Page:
When you first hear the word, you’re bound to have some strong connotations to it. And whether you envision a peaceful monk, a tight-pursed misanthrope, or a poverty-stricken urchin, that connotation is rarely positive. In short, most people associate minimalism with sacrifice and going without. But with more and more people voluntarily signing up for the minimalist lifestyle – whether that be simply decluttering or transitioning to a tiny house – it’s becoming clear that less really is more. What gives?
The Downside of Having It All
The world today has become more consumerist than ever, driving people into a constant hamster wheel of wanting to buy more and more. Whether they’re constantly trying to stay with the trends or keep up with the ever-improving technology, many people are finding the very real cost of having it all – financially, emotionally, and psychologically.
As they say, the man who has more than he needs robs himself. With a minimalist lifestyle, you have less of what you don’t need, making room for more of the things you do need.
Less to clean, more time to relax.
Less lost money on knick-knacks and impulse buys, more money to travel and eliminate debt.
Less stress, more fulfillment and serenity.
When you allow materialism to be a part of your life, you sacrifice your freedom, your focus, and your finances. But switching to a more minimalist lifestyle doesn’t have to mean living in an off-the-grid hut miles from civilization. Nor does it mean having to give up all the little things that brighten your day.
What is Minimalism?
Minimalism varies from person to person, but the gist is the same: minimalism means putting yourself above your things. It means removing all the non-essentials from life. It means more peace and focus in a world that is constantly trying to take away both.
What does that mean for you?
While for some that does indeed mean ridding themselves of tons of stuff and moving to a tiny home, for some that can be as simple as organizing the garage or clearing out their closet of old clothes. Maybe that means condensing your mail or clearing out that shoe collection. And no matter how daunting the transition, it doesn’t have to be painful. Luckily, there’s a simple and non-intimidating way to incorporate minimalism into your life.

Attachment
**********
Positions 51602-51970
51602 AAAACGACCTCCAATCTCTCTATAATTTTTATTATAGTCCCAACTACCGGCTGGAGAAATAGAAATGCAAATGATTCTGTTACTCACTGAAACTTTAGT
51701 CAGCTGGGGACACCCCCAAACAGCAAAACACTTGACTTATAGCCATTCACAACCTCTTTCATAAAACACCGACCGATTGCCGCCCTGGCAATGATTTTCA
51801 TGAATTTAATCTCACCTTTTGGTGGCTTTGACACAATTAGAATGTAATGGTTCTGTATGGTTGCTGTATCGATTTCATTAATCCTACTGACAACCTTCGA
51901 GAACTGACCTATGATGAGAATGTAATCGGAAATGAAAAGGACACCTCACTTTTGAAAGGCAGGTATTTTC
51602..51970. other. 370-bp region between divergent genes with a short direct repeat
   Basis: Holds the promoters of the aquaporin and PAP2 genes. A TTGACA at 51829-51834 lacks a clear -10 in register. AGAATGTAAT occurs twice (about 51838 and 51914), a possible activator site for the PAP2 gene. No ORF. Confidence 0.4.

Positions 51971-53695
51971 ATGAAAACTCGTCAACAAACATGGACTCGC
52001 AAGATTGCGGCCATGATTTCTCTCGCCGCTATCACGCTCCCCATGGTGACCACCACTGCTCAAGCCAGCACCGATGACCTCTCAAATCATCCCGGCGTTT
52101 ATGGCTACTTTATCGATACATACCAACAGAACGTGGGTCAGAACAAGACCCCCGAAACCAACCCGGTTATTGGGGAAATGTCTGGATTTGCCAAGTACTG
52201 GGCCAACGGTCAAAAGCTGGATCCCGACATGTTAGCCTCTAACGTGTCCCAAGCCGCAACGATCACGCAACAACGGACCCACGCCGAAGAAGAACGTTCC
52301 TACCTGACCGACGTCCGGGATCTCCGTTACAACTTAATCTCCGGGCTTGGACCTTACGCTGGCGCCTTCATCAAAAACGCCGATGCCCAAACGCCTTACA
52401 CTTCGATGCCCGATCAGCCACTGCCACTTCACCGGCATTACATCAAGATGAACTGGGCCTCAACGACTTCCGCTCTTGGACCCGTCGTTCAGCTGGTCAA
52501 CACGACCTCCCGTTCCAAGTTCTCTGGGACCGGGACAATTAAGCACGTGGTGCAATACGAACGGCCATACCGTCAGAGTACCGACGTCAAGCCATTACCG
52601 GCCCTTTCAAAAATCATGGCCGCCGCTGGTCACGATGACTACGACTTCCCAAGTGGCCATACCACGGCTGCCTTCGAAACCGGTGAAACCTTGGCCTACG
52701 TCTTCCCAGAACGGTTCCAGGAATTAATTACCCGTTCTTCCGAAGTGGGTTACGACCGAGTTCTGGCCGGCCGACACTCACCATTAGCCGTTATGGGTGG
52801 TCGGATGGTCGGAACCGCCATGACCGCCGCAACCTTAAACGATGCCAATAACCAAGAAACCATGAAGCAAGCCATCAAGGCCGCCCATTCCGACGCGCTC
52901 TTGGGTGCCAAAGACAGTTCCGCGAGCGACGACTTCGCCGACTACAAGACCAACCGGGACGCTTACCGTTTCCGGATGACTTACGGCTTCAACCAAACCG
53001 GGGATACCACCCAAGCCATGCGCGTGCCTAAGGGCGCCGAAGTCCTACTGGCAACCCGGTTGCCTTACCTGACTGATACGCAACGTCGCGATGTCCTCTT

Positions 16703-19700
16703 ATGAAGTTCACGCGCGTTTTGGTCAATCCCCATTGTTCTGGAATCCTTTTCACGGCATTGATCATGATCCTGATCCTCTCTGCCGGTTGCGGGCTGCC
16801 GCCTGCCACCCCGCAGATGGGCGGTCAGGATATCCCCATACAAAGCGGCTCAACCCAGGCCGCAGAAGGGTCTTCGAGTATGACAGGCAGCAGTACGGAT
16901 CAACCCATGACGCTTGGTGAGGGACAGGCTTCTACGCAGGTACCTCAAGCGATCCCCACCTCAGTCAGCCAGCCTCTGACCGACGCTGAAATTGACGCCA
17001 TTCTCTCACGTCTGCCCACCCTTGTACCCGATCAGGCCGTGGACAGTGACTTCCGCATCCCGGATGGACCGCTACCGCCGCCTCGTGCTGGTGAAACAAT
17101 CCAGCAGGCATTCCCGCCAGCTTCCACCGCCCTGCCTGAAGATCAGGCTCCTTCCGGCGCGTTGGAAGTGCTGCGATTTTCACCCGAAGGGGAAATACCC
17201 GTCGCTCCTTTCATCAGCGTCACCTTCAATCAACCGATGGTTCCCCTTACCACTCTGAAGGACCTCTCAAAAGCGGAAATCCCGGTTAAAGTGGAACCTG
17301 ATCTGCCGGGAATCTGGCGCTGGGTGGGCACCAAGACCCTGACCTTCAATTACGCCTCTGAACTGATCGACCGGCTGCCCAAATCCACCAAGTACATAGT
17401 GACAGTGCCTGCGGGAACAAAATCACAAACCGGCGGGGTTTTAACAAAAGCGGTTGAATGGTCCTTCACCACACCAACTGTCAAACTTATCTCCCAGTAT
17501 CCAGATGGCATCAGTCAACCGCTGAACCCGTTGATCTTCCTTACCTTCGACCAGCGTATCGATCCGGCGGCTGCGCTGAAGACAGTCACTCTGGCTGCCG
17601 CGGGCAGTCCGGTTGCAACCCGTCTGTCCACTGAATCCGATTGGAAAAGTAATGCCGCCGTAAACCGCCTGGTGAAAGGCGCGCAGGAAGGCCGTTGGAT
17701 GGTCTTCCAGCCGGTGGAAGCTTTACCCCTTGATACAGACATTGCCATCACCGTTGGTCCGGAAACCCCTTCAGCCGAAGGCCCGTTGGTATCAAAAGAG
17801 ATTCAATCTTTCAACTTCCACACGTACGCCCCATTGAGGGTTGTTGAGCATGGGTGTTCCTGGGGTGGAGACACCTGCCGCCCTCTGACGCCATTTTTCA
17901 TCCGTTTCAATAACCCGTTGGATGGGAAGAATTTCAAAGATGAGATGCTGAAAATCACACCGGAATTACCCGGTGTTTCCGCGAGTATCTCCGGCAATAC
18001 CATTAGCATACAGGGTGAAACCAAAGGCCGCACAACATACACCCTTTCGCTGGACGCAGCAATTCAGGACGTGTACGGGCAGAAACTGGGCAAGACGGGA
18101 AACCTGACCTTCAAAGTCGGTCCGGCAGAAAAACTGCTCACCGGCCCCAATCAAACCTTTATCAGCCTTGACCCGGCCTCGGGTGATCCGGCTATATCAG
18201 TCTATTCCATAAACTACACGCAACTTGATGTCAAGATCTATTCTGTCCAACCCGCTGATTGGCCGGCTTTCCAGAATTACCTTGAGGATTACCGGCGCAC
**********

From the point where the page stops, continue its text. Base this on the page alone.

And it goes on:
1. Understand Your Goals
Since the transition to minimalism is such a deeply personal process, it’s important to understand your individual goals for becoming a minimalist. Are you trying to save money? Have less to clean? More time to spend with your family and friends, or perhaps a greater sense of peace?
Before you begin chucking things indiscriminately, or even just feeling the overwhelm of sorting through your stuff, it’s important to know just why you’re doing it. Not only will you find it easier to part with unnecessary stuff, but you won’t beat yourself up over keeping the essential things – whatever that will mean for you. After all, minimalism is about being mindful about your possessions, not punishing yourself for having them.
2. Assess Your Belongings (and Other “Things”)
Now that you know what is important to you – peace, focus, a sense of clarity – it’s important to take stock of everything currently in your life. In the spirit of simplicity and serenity, it’s good to take a look at other things that might be cluttering your life – including items in your schedule and the people in your life.
Is your schedule overbooked, making you feel strained and without rest?
Are some of the people in your life toxic, taking much of your energy or spirit?
Now is the time to lay it all out on the chopping block and do an honest review of what is essential and what is not – and what is downright toxic to you.
3. Remove The Non-Essentials
Finally, it’s time to say farewell to those things that no longer move you in the direction you wish to move in. Set aside a few hours and make a plan to sell or donate unnecessary belongings, and make a time to formally close off toxic relationships.
This might be hard, but you will feel so much stronger, healthier, and more peaceful once you’re on the other side of it. Do it as gently and as slowly as you feel comfortable doing – even if that means just one less item a day or one less nasty relationship a month.
4. Consider Other Ways to Minimize
Now that you’ve opened up your house, your heart, and your wallet to more positive experiences, consider how else you might be able to live a more simple life. Perhaps that means not checking your email until a certain time each day, or perhaps that means leaving your cell phone at home when you leave the house or limiting your news or media consumption daily.
Whatever you decide, do things in the spirit of simplicity. Your heart, spirit, and even body will thank you.